Although the coastal properties along the southeastern Connecticut shoreline are still some very nice pieces of real estate, it's easy to forget that the area used to be full of getaways for the well-to-do. People who vacationed in places like the Pequot Colony frequently made it into the society pages. And I couldn't help but chuckle while reading through this original 1923 advertisement for The Griswold, as it's practically dripping with upper-class snootiness.
This is another piece from the Paper History Company in Maine, and it contains an aerial view of the luxurious hotel and nearby scenes. The description suggests that you're more likely to receive a warm welcome if you come from one of those "families of culture and refinement who enjoy spending their summer days at the seashore." It goes on to list the amenities as including bridle paths, golf, a nearby yacht harbor, dancing, tennis, and "delightful entertainment, charming social life."
The advertisement is another case of generalization when it comes to southeastern Connecticut. Several people have told me of their annoyance upon seeing some unsavory news from outside the city limits connected with New London, either because the court is here or because it has simply been passed off as involving the "New London area." It works both ways, however. Although the advertisement lists the hotel as being situated in New London, it's actually in the Eastern Point of Groton.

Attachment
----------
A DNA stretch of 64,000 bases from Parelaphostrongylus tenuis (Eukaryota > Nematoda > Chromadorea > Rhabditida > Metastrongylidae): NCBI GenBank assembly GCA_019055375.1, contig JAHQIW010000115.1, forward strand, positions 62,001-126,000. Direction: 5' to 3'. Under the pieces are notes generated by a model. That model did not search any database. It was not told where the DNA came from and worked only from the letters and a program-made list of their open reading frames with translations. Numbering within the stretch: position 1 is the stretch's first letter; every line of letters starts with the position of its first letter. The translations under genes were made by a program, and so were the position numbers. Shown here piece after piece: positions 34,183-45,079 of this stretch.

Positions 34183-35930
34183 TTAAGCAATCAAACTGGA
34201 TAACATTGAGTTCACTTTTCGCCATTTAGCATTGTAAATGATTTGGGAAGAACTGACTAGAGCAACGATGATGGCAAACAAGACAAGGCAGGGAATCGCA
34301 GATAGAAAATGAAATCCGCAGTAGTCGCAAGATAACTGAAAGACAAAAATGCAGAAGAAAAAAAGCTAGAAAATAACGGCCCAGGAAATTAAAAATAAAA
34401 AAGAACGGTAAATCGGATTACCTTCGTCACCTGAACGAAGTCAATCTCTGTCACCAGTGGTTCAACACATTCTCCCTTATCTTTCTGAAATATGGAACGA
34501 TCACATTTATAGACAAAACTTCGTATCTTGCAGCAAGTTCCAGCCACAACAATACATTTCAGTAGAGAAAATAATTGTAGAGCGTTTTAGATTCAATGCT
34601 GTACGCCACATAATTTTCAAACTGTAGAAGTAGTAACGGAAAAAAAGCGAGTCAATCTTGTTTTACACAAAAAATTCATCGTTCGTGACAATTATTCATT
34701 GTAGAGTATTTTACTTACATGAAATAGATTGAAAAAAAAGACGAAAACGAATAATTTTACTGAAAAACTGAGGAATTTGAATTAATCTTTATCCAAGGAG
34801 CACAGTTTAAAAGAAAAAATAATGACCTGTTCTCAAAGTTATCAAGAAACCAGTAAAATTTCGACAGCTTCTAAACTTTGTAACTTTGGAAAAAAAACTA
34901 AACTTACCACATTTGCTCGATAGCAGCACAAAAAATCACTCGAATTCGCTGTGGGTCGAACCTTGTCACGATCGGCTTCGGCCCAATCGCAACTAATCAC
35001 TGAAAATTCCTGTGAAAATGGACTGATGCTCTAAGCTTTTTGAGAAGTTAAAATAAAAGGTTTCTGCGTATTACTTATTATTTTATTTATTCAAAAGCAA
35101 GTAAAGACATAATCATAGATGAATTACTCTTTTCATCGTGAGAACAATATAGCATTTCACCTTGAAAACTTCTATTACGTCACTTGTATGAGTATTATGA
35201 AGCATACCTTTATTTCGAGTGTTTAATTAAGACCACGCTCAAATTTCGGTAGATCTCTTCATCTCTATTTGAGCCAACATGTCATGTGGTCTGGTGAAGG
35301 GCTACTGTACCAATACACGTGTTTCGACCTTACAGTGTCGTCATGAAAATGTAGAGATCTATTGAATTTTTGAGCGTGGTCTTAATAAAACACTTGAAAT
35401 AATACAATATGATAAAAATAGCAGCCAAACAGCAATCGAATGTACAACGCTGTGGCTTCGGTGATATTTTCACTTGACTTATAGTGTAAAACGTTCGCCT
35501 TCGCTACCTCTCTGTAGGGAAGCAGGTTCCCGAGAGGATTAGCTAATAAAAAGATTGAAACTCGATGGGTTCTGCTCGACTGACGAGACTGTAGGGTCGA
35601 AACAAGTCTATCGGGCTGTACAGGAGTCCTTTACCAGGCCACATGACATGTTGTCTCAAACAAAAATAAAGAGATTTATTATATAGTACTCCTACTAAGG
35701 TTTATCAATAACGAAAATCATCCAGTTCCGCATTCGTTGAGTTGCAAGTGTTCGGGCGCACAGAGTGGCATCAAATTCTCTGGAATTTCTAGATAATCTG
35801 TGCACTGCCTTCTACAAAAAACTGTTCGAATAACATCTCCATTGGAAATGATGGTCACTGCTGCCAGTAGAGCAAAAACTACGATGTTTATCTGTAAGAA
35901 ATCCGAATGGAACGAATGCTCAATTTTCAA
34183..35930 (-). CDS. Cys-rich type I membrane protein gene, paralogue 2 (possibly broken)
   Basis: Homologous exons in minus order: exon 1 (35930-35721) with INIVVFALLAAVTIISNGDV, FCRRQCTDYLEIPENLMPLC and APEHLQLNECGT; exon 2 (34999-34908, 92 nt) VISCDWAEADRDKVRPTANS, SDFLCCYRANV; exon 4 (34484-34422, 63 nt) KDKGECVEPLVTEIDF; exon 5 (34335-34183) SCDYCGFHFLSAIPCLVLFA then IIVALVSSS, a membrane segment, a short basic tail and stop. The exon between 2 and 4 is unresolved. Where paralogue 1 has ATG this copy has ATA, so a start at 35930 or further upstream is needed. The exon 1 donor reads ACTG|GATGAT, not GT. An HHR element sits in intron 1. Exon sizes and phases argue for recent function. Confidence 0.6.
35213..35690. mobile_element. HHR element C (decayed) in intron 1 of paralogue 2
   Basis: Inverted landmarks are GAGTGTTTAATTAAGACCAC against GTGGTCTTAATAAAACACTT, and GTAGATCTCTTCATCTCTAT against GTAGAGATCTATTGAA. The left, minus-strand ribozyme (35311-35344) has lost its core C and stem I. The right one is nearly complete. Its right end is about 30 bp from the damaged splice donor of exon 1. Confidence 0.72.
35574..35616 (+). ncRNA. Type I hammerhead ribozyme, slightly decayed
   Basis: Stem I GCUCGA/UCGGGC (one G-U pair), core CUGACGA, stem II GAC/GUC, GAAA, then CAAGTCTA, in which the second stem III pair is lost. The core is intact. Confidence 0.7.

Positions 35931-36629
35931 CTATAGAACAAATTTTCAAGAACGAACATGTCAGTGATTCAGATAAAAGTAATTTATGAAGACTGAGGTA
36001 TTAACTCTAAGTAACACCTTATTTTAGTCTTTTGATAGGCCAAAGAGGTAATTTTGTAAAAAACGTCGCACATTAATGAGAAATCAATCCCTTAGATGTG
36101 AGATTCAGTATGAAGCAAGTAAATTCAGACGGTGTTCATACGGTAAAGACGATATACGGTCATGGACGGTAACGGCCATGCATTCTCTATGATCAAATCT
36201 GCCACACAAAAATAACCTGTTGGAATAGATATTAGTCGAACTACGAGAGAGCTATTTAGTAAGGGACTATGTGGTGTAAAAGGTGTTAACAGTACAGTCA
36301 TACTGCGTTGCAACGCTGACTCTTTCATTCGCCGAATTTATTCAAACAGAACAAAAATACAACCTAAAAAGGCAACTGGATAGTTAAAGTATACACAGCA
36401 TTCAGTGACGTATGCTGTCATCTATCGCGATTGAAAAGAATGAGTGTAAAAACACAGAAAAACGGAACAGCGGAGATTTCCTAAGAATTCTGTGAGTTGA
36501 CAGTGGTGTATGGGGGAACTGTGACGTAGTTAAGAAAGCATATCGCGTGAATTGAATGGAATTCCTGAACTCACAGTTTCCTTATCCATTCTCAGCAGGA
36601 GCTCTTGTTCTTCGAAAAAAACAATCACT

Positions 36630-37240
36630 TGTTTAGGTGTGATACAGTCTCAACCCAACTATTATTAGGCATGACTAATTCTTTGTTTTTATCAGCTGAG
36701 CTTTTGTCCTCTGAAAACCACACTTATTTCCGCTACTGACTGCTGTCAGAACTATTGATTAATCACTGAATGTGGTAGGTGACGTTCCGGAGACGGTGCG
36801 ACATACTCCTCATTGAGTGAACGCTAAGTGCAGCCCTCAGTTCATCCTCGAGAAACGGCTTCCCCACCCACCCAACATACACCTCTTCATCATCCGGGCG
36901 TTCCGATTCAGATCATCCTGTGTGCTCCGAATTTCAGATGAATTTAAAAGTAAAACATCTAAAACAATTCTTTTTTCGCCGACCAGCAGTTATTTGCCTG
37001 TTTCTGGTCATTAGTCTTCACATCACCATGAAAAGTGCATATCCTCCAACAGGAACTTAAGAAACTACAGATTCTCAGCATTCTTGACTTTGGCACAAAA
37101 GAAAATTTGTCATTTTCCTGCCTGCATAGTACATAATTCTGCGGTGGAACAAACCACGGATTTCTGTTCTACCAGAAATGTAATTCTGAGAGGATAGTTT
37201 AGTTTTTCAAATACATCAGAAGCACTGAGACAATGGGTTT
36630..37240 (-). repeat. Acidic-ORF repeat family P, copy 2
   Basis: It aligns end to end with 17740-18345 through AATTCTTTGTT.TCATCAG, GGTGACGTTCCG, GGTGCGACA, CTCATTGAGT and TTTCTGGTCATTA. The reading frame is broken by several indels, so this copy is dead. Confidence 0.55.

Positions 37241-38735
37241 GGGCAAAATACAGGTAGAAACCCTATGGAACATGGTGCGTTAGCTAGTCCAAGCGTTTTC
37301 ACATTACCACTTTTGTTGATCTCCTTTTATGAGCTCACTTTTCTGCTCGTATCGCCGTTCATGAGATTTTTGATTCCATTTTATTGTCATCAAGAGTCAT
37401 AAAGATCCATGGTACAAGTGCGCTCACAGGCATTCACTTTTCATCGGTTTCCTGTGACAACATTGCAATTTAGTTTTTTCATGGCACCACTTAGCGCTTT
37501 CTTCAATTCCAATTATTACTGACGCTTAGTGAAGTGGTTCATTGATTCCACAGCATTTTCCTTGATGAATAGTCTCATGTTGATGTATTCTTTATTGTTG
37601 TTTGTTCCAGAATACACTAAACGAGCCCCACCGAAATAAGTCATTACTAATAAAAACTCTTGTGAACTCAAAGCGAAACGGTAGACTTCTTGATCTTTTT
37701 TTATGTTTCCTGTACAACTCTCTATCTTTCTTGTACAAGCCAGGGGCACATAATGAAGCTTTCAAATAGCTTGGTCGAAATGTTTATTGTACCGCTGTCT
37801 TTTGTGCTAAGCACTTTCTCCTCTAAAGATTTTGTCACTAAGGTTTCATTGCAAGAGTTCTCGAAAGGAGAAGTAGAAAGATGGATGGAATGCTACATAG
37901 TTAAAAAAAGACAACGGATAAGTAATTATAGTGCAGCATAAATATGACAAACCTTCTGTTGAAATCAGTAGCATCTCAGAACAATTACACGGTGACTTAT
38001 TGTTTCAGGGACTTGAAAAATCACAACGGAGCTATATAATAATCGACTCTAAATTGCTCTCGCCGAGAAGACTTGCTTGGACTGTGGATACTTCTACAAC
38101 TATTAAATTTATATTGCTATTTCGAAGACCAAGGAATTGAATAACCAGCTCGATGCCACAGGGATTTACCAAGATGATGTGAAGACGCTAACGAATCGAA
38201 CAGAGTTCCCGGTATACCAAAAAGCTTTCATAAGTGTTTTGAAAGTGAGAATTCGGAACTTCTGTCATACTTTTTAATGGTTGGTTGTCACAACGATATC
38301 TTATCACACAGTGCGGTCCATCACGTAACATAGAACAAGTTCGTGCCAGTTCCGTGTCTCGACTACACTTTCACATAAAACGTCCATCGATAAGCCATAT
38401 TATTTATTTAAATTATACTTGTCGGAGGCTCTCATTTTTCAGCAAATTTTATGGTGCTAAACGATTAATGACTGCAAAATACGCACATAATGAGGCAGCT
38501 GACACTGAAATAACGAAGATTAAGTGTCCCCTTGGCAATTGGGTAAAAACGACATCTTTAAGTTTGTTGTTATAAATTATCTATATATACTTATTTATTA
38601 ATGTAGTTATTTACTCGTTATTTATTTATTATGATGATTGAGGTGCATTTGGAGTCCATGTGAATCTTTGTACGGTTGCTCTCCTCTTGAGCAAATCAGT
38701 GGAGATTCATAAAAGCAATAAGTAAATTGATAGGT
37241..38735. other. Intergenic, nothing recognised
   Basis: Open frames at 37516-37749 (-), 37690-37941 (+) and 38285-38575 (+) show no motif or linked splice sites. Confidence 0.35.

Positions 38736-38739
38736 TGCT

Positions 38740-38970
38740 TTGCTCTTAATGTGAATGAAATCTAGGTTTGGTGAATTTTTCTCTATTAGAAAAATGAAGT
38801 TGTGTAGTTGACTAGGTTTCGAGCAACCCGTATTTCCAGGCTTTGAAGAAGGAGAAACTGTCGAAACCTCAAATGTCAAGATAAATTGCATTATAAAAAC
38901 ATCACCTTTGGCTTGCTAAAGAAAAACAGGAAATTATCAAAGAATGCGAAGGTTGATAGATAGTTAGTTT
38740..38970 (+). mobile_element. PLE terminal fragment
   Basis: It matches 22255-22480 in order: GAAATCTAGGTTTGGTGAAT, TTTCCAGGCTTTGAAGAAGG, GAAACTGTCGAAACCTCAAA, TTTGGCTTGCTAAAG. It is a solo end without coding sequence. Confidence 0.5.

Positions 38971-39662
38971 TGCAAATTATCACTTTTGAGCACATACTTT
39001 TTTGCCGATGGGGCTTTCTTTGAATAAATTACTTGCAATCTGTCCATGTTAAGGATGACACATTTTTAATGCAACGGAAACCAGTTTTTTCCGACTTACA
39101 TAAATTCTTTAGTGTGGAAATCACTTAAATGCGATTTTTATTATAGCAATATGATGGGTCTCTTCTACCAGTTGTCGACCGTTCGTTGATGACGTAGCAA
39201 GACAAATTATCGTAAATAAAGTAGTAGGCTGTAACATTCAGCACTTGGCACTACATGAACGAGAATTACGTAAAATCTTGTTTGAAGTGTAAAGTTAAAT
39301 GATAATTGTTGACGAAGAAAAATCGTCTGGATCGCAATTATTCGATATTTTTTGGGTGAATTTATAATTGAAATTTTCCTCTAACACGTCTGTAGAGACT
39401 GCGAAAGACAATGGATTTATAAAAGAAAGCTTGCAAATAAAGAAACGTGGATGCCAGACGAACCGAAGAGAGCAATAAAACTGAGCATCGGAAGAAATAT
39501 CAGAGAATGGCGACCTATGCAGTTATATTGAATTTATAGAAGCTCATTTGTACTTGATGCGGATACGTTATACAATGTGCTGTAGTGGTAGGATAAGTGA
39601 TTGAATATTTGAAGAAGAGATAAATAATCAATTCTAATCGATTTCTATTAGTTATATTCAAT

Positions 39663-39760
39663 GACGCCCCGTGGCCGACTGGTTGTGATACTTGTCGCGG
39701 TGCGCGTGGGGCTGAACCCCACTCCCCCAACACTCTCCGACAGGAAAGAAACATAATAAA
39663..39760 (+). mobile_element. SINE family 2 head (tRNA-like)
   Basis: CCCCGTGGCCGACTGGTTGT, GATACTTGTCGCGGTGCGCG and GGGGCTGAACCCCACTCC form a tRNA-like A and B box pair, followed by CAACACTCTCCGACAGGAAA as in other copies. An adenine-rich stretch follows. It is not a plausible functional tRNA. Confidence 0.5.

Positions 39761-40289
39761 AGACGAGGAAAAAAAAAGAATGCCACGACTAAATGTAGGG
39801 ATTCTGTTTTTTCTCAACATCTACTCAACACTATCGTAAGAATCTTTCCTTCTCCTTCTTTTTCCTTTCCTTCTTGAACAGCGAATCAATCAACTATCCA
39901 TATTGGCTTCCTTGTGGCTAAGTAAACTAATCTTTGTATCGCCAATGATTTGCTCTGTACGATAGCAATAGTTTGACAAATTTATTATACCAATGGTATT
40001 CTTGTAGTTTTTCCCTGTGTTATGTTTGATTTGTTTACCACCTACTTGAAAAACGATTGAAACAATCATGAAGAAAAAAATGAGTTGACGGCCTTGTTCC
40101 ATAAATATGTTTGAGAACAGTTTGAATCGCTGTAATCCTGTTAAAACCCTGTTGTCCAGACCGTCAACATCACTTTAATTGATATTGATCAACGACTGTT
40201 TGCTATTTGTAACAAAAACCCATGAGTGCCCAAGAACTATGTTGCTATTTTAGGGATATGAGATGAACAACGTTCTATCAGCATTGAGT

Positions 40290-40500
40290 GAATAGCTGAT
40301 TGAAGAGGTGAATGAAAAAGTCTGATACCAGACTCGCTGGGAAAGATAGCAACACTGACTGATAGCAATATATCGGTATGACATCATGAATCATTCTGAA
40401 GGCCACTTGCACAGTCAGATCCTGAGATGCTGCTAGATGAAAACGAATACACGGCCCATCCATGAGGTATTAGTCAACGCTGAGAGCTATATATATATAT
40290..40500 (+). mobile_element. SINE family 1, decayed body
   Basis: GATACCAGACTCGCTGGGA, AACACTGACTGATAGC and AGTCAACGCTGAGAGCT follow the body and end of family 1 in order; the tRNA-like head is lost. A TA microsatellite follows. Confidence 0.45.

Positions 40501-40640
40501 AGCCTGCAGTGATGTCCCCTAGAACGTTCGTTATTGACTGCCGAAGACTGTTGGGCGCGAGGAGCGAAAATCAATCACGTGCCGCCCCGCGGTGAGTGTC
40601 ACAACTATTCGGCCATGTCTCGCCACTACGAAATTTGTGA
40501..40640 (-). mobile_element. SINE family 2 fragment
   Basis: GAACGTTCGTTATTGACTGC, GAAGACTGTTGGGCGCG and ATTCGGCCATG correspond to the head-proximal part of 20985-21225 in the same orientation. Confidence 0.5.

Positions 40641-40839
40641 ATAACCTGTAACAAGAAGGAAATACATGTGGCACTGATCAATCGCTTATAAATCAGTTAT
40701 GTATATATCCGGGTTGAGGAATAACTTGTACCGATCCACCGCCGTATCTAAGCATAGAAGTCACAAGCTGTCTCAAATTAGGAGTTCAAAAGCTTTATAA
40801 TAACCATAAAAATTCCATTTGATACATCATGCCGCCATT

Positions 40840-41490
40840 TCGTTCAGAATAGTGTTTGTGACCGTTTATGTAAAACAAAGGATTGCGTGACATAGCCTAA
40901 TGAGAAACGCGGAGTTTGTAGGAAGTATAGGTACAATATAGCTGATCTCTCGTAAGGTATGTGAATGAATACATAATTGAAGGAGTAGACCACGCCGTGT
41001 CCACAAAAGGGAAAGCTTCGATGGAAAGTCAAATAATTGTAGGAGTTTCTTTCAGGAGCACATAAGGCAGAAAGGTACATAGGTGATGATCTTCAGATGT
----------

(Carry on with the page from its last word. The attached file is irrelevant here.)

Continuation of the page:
The Griswold replaced another hotel, the decaying Fort Griswold House, which had been purchased by railroad executive and philanthropist Morton F. Plant. In less than a year, the old building was torn down and replaced by the enormous new 400-room hotel. Opened in 1906, it was designed by Robert W. Gibson of New York and built by Maquire and Penniman of Providence. It hosted the Yale-Harvard Regatta every spring and saw famous guests such as the Rockefellers, the Vanderbuilts, William Howard Taft, and Franklin D. Roosevelt.
Putting New London as the location may not have been too inaccurate, considering the numerous connections The Griswold had with this city. Porters met guests at Union Station, special boats carried people directly to the hotel, and those arriving by car had to take the ferry across the Thames.
Six years after this advertisement ran, the stock market crash marked the beginning of the end for The Griswold. Although Milton O. Slosberg invested heavily in the hotel in an attempt to keep it afloat in the 1950s and 1960s, he ultimately closed it in 1967. The contents were auctioned off the next year and the structure was demolished in 1969.
The advertisement is 4.25 by 11.5 inches, and the opening bid is $12.98 with free shipping in the United States. The auction ends at about 2:08 p.m. on Wednesday.